Mr S. Wood gave his financial statement as follows:— Receipts for the year, £28 14s. 7d.; balance from 1914, £34 4s. 5½d; total £62 19s. 0½d. Expenditure for the year amounted to £40 11s., leaving a balance of £22 8s. 0½d. to the credit of the institute.

The Rev. F.C. Hardy in moving the adoption of the financial statement, said the institute was to be congratulated on the statement of affairs, considering the strenuous times through which they were passing. Mr J. Smail seconded the motion, which was carried.


Another institution in the town — the Young Men’s Christian Association — has accomplished much good work during the past year. Since the soldiers were stationed in the town the rooms of the Association have been placed at their disposal, and, as in the case of the Soldiers’ Institute, healthy and wholesome recreation is provided for the men.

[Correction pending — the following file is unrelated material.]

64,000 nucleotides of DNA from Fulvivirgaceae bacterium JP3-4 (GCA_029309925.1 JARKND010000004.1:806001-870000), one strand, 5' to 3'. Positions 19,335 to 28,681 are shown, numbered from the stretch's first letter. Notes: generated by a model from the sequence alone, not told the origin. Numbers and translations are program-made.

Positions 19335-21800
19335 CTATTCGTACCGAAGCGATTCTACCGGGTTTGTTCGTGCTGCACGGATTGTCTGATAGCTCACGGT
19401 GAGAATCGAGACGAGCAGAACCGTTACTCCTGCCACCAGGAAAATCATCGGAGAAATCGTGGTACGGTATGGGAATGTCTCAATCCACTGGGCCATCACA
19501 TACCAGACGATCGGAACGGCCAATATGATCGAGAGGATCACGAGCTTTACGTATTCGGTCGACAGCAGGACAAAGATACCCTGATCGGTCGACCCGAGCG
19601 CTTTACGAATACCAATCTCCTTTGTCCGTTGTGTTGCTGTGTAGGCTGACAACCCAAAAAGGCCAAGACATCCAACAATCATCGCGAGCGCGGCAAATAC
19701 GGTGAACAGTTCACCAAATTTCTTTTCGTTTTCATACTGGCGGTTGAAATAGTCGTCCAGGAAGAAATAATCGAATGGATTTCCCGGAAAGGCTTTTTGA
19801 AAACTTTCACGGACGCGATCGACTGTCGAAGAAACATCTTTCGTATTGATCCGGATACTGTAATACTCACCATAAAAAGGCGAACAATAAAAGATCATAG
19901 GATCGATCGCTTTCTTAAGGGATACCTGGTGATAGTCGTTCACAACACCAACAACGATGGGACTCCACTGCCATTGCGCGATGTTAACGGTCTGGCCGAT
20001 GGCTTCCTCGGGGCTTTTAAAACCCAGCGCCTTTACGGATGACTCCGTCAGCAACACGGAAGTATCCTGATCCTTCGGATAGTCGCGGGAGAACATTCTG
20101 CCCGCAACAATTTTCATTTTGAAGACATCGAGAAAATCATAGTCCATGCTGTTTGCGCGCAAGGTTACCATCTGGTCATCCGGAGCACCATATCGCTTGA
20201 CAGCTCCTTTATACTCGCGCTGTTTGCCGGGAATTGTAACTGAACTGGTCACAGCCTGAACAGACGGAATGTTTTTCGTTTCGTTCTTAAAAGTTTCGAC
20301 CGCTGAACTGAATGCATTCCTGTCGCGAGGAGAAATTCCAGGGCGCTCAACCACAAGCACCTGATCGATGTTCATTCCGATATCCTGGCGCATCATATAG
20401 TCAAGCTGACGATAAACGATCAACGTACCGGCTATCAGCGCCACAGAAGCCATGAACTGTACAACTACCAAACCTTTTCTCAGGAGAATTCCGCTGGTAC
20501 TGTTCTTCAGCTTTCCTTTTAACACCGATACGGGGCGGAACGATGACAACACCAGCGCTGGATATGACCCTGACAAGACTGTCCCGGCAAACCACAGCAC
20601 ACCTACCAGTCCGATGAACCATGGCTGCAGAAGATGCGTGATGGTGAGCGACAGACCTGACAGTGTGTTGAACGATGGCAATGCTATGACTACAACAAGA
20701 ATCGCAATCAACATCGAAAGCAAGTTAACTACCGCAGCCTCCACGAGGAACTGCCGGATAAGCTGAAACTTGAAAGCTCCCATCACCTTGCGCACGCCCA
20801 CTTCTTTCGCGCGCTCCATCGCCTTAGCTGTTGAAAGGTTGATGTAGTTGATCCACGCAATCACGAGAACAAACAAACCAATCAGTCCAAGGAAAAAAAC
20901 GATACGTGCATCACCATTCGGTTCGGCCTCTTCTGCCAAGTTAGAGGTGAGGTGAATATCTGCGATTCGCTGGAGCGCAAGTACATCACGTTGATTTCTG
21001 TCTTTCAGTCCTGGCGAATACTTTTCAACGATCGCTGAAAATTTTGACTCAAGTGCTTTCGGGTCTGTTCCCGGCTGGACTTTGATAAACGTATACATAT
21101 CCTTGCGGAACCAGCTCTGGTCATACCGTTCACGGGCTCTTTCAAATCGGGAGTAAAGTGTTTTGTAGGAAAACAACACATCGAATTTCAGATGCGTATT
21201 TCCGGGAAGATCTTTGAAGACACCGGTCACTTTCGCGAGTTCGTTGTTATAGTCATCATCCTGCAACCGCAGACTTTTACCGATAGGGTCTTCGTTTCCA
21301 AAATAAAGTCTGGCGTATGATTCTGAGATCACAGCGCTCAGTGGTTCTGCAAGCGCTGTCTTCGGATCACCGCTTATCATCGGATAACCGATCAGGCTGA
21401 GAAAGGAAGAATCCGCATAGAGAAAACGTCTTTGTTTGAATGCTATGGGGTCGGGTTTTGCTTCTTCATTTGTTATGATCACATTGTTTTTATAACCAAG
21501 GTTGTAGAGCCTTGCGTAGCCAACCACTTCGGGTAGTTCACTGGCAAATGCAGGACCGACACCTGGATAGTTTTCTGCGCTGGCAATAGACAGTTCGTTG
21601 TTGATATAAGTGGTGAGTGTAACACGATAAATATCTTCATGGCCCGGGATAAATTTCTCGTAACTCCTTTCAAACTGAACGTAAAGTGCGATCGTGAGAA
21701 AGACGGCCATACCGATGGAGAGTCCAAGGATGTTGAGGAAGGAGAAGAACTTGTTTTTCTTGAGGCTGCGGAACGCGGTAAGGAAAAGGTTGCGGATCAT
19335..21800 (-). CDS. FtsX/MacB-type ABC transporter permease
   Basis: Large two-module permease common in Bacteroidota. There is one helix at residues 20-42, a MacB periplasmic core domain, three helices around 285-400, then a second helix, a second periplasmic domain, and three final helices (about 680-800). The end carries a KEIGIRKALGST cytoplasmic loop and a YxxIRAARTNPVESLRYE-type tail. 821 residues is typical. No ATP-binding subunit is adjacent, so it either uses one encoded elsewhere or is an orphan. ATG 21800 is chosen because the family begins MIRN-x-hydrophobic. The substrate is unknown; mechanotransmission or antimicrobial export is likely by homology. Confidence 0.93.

The attendance daily amply demonstrates how much the soldiers appreciate the place to send their leisure hours.


For gallant service in France, Staff-Sergt. W.R.A. Boden has been awarded the D.S.M. The gallant officer is a son-in-law of Mr Charles Alderson, solicitor, Morpeth and Blyth.

Ernest Arkless, the 19-year-old son of the Rev. Mr Arkless, vicar of Earsdon, has been gazetted Second-Lieut, in the Duke of Wellington’s Own Regiment.


To most people who have to find their way through the streets on these dark nights, a flash-light proved a very handy companion. These useful bull’s-eyes light one’s path around many a dangerous corner and avert many a nasty collision between pedestrians.

While they answer a very useful purpose in the hands of most people, they are nothing short of a nuisance in the hands of some when they are flashed in the face of a passerby. Those who have experienced this sort of thing know the great annoyance that it occasions to the person “flashed.”